The Tripontium Collection

After many years' wait Rugby now has its own Museum.  This is situated in the centre of the town on the site of the old library in Little Elborow Street.  It is part of a large complex comprising Library, Museum and Art Gallery.  The Library opened in March 2000, the Museum opened to the public on Tuesday 18th April 2000 and the Art Gallery opened on 16th May 2000.

The Museum provides an ideal resting place for the finds recovered so far from the excavations at Tripontium, the Tripontium Collection.  The Trustees of the Collection handed the Collection to the Museum on long term loan in the build-up to the opening of the Museum.  It is important to us that people in the Rugby area, and others visiting the Museum, can see evidence of the work that has been carried out in the last 40 years by Rugby Archaeological Society and have access to the important finds from the excavations.  It is particularly pleasing that the Collection has found a home in such a fine location so near to the Roman town.  An excellent exhibition incorporating the important items from the Collection has been designed to occupy the circular gallery of the Museum.  In December 2006, the Gallery was renamed the Jack Lucas Archaeology Gallery. For people interested in Tripontium, or Roman history in general, a visit to the Museum is a must.

One of the most important finds is the very fine late Roman bronze "belt buckle" or strap-end, which the Society has adopted as its logo.  The condition is almost perfect, length 7.1cm.  This artefact is important because it contains Christian symbols, particularly the peacocks, Tree of Life motif, swasticas or whirligigs and fish (Hawkes 1972, pp144-159).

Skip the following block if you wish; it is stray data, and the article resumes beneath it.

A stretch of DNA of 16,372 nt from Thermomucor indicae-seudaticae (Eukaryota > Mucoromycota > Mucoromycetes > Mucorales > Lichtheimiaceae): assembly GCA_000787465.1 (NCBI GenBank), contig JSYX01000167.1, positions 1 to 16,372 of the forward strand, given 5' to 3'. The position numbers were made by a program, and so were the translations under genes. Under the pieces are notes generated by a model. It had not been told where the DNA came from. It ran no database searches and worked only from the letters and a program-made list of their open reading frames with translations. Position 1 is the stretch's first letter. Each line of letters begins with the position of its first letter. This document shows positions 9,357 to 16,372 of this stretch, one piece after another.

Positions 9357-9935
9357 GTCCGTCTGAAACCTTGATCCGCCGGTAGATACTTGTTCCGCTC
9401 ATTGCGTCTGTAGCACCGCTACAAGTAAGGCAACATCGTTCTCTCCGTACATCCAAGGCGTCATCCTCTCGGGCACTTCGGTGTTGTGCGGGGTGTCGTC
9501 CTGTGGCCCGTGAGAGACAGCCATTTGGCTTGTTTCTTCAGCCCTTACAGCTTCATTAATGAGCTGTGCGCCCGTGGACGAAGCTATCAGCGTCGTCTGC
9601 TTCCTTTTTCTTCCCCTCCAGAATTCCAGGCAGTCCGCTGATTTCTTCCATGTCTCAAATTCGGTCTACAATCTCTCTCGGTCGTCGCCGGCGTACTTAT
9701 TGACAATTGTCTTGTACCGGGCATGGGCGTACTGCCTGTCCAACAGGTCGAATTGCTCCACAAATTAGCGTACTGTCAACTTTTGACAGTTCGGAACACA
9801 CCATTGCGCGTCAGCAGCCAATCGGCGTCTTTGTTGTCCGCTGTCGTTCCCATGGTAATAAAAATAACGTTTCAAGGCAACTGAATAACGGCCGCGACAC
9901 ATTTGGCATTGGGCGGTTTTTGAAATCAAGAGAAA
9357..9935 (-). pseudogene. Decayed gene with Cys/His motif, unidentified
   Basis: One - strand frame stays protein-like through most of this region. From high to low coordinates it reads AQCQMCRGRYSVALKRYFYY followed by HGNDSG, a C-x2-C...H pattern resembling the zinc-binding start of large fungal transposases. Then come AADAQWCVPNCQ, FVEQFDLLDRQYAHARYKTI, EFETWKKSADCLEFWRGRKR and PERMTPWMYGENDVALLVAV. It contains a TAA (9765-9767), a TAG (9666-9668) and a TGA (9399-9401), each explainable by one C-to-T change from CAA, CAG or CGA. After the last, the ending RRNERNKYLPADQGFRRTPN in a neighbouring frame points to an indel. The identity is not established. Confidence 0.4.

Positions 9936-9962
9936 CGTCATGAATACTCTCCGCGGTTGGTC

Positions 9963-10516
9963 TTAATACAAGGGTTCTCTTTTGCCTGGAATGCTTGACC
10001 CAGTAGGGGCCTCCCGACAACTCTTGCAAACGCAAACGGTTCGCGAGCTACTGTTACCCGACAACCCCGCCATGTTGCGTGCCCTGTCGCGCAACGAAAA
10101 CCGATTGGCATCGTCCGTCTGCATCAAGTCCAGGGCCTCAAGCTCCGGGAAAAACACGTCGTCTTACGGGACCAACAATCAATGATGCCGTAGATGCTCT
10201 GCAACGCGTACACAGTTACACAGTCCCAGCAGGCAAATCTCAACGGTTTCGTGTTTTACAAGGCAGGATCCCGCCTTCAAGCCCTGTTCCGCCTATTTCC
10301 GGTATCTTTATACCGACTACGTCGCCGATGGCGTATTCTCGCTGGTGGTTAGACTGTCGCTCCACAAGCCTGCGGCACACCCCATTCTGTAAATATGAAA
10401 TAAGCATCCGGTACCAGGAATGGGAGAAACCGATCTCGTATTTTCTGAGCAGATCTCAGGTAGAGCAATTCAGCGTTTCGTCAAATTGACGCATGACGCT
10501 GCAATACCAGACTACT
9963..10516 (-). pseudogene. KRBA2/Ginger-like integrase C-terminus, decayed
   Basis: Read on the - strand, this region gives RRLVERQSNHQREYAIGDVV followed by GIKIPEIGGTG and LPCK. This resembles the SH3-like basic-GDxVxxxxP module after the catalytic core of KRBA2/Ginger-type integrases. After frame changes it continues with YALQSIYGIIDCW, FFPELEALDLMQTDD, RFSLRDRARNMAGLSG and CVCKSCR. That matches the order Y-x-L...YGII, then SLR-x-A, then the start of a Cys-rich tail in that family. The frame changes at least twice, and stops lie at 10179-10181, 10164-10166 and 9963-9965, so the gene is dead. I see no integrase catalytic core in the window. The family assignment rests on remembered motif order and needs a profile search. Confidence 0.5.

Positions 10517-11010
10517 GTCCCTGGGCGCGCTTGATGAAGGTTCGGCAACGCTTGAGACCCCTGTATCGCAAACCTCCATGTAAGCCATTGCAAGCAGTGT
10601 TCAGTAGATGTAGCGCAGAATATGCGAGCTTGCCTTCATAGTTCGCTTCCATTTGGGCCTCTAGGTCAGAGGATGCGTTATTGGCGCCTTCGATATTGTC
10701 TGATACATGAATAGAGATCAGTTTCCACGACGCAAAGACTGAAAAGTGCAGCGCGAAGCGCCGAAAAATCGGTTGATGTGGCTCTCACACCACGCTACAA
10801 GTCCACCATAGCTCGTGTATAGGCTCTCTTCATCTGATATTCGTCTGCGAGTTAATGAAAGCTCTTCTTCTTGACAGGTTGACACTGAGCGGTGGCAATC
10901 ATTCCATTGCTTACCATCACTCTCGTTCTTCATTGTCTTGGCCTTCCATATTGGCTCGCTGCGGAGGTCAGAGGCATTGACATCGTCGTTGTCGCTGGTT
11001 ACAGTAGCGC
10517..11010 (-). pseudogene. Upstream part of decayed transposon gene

Other finds that are of great importance are locally made Roman tiles or tegulae containing graffiti.  One tile reconstructed from several pieces, contains the name of the British tribe local to the Leicestershire area.  Before this tile had been found, the tribe was known as the Coritani, but following research conducted by Roger Tomlin  the tribe is now known as the Corl el Tauvi (Tomlin 1983, pp353-362). 

Inscribed on another pieced-together tegula from Tripontium is the complete Roman alphabet, indicating literacy in the local population.  There is also part of a tegula that appears to show birds feeding from the Tree of Life, echoing the early Christian symbols depicted on the peacock belt buckle.

Hawkes, S.C (1972) A Late Roman Buckle from Tripontium, Transactions of the Birmingham and Warwickshire Archaeological Society 1972, Vol 85 pp144-159.

Tomlin, R.S.O. (1983) Non Coritani Sed Corieltauvi, The Antiquaries Journal 1983, Vol LXIII, Part II, pp353-362.

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